To those who have not known pioneer life, the stick chimney may seem almost an impossibility. Brick and lime were not to be had in a new country, but man's ingenuity never fails him, and in this instance all needed material was ready at his hand. Selecting small branches of suitable length, the ends were crossed so as to form square corners as in laying logs for the house. Our, though heavy, clay that has made farming so hard in many parts of Michigan here found a sphere of usefulness. The sticks were laid up with this clay as we now lay bricks with mortar. Sometimes the chimney rested on the ground and sometimes the stone fireplace protruded beyond the other wall of the house and the chimney rested on this. When all was completed a heavy coat of clay was spread over the inside, making it fireproof.

At the close of the day of travel we reached the log cabin of Mr. Laing on the present site of Laingsburg. The house had no floor but the beaten ground. A new house was in process of building and the men and boys of both families took possession of this for the night, while beds were spread on earth floor of the first for the women and children. Mrs. Laing, fearing the mother with her baby could not rest, with typical pioneer hospitality, gave up her own bed, climbed the ladder and laid down under the low roof.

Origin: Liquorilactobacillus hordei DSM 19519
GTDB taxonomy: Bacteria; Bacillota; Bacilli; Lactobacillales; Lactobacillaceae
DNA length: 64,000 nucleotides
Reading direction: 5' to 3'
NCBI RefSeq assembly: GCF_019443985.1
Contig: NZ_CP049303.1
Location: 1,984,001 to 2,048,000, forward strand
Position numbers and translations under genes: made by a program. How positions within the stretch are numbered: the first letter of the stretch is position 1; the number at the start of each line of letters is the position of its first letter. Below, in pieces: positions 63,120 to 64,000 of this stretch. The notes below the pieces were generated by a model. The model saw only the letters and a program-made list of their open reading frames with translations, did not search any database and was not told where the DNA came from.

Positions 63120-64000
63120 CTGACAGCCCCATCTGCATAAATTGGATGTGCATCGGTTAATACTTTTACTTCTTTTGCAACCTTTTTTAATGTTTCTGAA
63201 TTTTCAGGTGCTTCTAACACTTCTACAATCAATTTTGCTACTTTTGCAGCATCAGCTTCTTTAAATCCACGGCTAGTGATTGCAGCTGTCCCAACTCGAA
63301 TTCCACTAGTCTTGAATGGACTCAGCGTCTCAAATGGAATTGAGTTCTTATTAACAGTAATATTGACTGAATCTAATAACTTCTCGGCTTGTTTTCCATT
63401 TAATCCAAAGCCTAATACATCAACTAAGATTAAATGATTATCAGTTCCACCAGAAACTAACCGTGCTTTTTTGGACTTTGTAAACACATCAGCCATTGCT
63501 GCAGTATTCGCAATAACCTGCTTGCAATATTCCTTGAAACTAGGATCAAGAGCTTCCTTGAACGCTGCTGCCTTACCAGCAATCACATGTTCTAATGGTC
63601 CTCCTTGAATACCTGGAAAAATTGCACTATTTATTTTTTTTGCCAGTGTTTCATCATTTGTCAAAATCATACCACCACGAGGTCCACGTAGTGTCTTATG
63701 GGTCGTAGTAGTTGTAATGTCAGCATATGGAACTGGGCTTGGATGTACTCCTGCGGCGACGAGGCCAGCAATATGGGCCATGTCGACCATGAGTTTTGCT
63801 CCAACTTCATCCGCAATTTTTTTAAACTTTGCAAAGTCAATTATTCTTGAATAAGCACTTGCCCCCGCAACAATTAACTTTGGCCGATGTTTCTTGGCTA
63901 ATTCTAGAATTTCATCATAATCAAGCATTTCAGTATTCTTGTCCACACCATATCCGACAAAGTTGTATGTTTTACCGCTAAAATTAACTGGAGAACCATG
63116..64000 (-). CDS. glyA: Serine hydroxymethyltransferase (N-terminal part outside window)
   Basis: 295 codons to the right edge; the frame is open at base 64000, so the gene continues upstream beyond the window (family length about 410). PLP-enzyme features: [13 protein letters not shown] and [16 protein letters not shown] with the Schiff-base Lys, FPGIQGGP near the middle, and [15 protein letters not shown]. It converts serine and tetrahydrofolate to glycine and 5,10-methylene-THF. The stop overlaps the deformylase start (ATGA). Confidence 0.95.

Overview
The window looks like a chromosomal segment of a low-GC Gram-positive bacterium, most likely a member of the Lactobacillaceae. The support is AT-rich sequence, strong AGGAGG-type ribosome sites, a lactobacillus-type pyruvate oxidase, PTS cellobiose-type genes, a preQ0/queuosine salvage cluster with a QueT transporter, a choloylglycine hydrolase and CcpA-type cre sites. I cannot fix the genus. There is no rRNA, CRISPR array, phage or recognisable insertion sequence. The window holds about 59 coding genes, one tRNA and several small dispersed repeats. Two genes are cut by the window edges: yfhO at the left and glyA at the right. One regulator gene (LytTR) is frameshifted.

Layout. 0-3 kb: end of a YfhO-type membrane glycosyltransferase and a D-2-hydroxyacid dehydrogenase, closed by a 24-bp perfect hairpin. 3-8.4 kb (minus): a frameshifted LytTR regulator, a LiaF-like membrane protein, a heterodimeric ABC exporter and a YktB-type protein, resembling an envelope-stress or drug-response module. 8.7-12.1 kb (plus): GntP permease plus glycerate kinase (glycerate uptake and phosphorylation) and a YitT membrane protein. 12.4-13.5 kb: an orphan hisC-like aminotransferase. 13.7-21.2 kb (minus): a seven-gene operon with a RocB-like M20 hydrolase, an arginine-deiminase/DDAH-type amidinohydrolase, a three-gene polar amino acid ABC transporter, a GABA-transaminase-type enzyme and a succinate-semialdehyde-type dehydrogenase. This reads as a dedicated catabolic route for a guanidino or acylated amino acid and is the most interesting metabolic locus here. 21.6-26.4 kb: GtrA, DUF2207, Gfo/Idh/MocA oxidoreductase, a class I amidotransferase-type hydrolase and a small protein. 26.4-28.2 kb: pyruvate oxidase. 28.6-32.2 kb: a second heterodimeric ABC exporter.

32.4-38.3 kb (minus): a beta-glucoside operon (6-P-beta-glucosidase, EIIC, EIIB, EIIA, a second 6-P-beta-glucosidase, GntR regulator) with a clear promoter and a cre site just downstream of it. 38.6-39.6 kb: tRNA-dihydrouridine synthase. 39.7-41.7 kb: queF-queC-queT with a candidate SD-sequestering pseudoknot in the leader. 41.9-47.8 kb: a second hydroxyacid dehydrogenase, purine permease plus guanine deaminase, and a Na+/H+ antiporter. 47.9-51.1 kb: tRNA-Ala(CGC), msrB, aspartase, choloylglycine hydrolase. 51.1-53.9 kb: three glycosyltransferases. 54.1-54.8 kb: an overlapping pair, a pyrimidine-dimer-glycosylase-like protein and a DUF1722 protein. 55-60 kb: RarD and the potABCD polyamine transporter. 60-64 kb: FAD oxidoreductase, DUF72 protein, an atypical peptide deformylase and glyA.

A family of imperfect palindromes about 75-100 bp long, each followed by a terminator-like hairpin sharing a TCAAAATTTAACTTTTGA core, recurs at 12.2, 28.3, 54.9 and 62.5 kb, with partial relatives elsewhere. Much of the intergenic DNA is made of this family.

The men and boys, having no beds, were unable to sleep and amused themselves by howling like a pack of hungry wolves. The next morning Mr. Laing apologized, saying, with a twinkle in his eyes, "You must excuse my men; I have fed them wolf meat so long they can't help howling."